Potential risks and benefits of using a ‘family violence’ frame
Reposted from The Power to Persuade, http://www.powertopersuade.org.au/blog/potential-risks-and-benefits-of-u...
Potential risks and benefits of using a ‘family violence’ frame
For the 16 Days of Activism, today’s analysis considers the importance of word choice in talking about gendered violence. Sophie Yates (@DrSophieYates) of the Public Service Research Group (@PSResearchG) at UNSW Canberra unpacks some of the pros and cons of using a ‘family violence’ rather than a ‘domestic violence’ approach. While there is concern that this phrase makes gendered inequalities invisible, there are also opportunities that this framing provides. This analysis is drawn from a new article which is freely available until January 2020.
If you live in Victoria, you might not know that ‘family violence’ can be a controversial policy term – it’s just the term we use to talk about violence in families, and it’s generally understood or implied that this violence is usually perpetrated by men against women and children. I certainly didn’t realise there were deep disagreements over definitions and terminology until I started researching different ways of framing domestic and family violence in policy.
Family violence in Victoria is defined as behaviour by a person towards a family member that is physically, sexually, emotionally, psychologically or economically abusive; or threatening, coercive or dominating. Exposing children to any of these behaviours is also considered family violence. ‘Family member’ is defined as current and former spouses and de facto spouses, relatives, dependent children, and people who are regarded as family members for cultural reasons (e.g. in Aboriginal extended families) or come to be regarded as being like family members (including family-like relationships that may develop in disability care homes and between carers and clients). So this is a very broad definition, which is quite different from how domestic and family violence (DFV) is defined in most other jurisdictions internationally.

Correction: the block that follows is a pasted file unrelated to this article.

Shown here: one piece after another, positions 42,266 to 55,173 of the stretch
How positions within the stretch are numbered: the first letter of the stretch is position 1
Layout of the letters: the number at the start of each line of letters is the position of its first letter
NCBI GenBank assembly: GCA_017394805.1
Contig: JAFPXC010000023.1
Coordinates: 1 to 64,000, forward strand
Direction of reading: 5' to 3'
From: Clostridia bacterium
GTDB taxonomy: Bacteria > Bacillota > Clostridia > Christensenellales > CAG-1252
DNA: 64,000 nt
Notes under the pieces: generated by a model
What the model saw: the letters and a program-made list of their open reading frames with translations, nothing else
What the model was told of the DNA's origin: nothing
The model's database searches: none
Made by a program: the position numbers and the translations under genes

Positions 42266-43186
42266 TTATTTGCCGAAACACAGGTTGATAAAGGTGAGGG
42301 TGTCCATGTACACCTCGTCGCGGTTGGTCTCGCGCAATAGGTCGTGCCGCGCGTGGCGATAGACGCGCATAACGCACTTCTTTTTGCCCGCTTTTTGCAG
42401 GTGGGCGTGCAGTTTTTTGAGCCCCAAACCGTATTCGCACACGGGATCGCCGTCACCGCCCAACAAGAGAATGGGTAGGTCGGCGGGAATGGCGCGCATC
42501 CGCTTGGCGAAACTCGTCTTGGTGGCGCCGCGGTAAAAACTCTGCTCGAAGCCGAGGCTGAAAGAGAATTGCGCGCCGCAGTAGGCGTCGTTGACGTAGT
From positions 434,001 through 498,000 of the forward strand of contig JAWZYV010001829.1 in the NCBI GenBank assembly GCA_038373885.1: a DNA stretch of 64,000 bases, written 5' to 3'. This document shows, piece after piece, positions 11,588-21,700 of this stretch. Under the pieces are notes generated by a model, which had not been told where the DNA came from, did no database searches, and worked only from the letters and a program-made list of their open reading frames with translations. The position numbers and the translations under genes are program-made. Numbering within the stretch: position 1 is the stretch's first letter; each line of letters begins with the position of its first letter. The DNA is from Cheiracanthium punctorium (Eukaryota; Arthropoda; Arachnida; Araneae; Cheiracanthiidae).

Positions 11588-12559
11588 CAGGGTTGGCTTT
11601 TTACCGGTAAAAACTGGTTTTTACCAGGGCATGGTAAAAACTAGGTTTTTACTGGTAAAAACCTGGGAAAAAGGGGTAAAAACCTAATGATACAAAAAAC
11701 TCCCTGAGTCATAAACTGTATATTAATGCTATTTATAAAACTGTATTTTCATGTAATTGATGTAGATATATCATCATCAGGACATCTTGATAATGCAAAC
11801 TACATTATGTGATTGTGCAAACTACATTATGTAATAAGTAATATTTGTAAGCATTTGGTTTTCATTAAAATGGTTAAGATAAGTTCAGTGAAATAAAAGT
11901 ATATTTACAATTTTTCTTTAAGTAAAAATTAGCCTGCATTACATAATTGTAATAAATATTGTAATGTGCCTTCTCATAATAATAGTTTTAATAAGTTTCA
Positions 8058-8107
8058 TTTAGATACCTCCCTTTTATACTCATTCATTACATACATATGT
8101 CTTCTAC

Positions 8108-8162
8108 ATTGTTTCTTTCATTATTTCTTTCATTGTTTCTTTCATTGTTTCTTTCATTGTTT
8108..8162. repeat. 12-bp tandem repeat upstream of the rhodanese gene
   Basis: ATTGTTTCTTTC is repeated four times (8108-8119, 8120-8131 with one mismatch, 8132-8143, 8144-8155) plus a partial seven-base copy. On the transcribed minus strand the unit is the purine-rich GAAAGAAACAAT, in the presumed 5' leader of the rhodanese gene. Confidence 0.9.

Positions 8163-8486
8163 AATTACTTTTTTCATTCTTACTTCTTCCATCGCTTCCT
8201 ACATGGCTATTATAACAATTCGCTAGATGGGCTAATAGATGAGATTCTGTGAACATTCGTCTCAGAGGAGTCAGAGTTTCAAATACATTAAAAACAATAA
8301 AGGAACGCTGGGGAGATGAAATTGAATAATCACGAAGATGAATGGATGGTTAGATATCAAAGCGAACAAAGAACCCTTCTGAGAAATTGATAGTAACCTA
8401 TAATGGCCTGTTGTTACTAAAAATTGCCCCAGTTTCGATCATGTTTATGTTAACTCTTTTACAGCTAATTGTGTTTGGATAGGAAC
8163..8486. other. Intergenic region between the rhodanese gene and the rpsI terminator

Family violence, domestic violence, violence against women…?
The international conventions and treaties that have shaped global pressure for action on DFV since the early 1990s are all rooted in concerns about violence against women occurring in the context of gender inequality. These include the UN Vienna Declaration on the Elimination of Violence Against Women, the UN Beijing Declaration and Platform for Action, which has violence against women as a key area of concern, and the EU’s Convention on preventing and combating violence against women and domestic violence. There are no comparable initiatives for family violence, the way it’s defined in Victoria.
The policy term at the national level in Australia has traditionally been ‘domestic violence’, largely understood to be intimate partner violence perpetrated by men against women and children. Family violence tends to be used when people are talking about the experiences of Aboriginal and Torres Strait Islander people, as explained in the National Plan to Reduce Violence Against Women and Their Children. Many Aboriginal and Torres Strait Islander people feel that this term better reflects their experiences of violence and the way it reverberates around extended families and communities. However, Victoria has long used family violence as its main policy term, and the broad definition of family violence given above has been in effect since 2008.